Cape Cod Lawmakers Call for Legislative Review Following Gannon Death

HYANNIS – Cape Cod’s legislative delegation is calling for a review of the criminal justice system that they say allowed a career criminal to allegedly kill a Yarmouth police officer.

The six state representatives and two state senators sent a letter Monday the Joint Committee of the Judiciary and Joint Committee on Public Safety and Homeland Security.

They are calling for an oversight hearing to further scrutinize issue and identify lapses in the system.

“Prudence demands that we take a slow, methodical, and analytical approach to finding out how this happened, getting those questions that we as legislators but more importantly our entire community demands, and then formulating a strategy moving forward to find out how we can fix this,” said State Rep. Tim Whelan (R-Brewster)

Thomas Latanowich, a criminal with 125 prior charges, is accused of fatally shooting Yarmouth Police Sgt. Sean Gannon on April 12, while Gannon was serving a warrant in Marstons Mills.

“We are shocked that Latanowich has been criminally charged over 125 times, including numerous serious and violent crimes. His past criminal acts include violent abuse of a domestic partner, many charges of assault and battery, attempted robbery with a dangerous weapon, possession of various illegal drugs with the intent to distribute, numerous charges for possession of illegal guns and dangerous weapons, witness intimidation, among others,” the letter states.

“How was it that he was preying upon our communities? How was it that he was in Marstons Mills on April 12 with a firearm in his hand? How did he end up there?” asked Whelan.

The lawmakers said it is clear that Latanowich is a “career criminal with a predilection towards violence, both to complete strangers and those close to him.”

The letter notes that the suspect has faced little prison time for his extensive crimes, only serving time from 2010 – 2014 for various gun and drug charges.

According to the lawmakers’ letter, Latanowich has been prosecuted for violent crimes several times, but was able to avoid imprisonment through a combination of not-guilty findings by judges, failure of key witnesses to testify, and outright dismissal of charges.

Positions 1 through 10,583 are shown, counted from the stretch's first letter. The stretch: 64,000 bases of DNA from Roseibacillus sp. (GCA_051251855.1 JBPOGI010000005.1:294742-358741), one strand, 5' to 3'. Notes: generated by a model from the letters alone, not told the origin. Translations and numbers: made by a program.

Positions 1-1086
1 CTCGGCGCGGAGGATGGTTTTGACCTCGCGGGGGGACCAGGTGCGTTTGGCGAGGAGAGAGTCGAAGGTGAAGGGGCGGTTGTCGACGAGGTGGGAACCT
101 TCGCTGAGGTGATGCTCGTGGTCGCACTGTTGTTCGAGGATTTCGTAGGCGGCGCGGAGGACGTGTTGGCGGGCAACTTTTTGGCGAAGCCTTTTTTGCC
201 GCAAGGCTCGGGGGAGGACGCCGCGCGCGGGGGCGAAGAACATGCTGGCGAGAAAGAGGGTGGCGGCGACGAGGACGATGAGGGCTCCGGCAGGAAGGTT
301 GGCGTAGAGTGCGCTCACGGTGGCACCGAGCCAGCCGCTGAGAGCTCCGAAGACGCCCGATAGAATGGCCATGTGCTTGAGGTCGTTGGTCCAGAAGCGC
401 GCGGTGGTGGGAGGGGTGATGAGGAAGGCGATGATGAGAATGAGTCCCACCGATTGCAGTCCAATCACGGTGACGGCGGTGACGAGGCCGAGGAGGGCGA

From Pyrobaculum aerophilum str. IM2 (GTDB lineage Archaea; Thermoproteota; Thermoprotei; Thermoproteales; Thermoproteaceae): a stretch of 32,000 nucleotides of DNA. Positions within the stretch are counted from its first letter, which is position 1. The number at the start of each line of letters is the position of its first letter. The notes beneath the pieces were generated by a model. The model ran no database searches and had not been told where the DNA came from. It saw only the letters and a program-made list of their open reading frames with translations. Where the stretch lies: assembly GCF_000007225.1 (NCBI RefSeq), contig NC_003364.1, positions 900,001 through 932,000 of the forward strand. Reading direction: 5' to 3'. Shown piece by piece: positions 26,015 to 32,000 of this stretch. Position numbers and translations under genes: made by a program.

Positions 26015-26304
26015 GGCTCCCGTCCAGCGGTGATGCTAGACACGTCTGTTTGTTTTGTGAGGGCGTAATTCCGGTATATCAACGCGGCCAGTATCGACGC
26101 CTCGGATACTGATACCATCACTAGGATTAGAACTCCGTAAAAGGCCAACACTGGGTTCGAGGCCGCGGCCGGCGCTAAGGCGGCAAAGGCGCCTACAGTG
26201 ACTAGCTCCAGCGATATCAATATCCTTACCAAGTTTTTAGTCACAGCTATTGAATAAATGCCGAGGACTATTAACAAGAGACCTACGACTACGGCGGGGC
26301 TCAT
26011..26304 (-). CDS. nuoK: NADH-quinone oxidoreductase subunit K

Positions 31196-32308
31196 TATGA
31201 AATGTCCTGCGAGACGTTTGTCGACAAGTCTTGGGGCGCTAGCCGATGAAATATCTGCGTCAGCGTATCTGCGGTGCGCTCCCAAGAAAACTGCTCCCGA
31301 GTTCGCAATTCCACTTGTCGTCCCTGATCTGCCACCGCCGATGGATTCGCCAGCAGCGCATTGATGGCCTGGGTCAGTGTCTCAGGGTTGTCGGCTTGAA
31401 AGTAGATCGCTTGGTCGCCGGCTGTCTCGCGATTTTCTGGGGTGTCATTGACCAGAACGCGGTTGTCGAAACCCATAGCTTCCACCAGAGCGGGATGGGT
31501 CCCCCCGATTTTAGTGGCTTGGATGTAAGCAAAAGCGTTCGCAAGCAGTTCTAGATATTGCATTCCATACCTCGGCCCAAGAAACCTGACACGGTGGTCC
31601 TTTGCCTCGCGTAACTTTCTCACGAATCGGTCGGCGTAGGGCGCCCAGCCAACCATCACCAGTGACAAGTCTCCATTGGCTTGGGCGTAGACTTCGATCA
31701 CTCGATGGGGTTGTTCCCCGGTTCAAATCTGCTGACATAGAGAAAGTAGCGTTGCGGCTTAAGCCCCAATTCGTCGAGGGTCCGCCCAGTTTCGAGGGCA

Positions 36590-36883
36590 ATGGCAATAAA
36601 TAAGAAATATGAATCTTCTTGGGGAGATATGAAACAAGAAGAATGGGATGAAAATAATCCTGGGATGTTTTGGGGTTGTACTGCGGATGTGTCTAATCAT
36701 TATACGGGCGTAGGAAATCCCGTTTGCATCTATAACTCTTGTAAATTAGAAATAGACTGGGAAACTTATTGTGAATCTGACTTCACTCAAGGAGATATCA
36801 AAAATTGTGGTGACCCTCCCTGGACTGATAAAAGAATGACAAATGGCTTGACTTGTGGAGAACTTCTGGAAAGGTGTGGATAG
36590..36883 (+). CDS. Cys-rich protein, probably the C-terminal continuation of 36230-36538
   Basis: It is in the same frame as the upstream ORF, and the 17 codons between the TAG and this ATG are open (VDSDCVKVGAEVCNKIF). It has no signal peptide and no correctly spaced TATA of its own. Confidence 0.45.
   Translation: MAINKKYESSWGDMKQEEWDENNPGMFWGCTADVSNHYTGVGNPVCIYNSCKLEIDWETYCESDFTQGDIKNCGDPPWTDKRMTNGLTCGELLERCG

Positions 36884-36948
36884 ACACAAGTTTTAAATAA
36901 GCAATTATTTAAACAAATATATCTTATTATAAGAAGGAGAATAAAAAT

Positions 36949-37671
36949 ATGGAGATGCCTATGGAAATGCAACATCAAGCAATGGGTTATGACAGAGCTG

“His extensive criminal record, and seeming ability to dodge proper punishment for his crimes, has made this awful event even more difficult for Sgt. Gannon’s loved ones, the Yarmouth Police Department, and our closeknit Cape Cod community,” said the letter.

It also cites several other murders of police officers in the line of duty in recent years.

Woburn Officer John Maguire was killed by Dominic Cinelli, a violent criminal out on parole in 2010. In 2016, Auburn Officer Ronald Tarentino Jr. was killed by habitual offendor Jorge Zambrano.

The delegation is asking to be part of the hearing and requested that several members of law enforcement also attend, including: Secretary Daniel Bennett, Chief Justice of the Trial Court Paula M. Carey, District Attorney Michael O’Keefe, District Attorney Marian Ryan, Yarmouth Police Chief Frank Frederickson, Somerville Police Chief David Fallon, Massachusetts Parole Board Chairman Paul Treseler, Massachusetts Probation Commissioner Edward J. Dolan, among others the committee deems appropriate.

“We need to take a deep look into the criminal justice system because the system somewhere had a flaw,” said Rep. Whelan.

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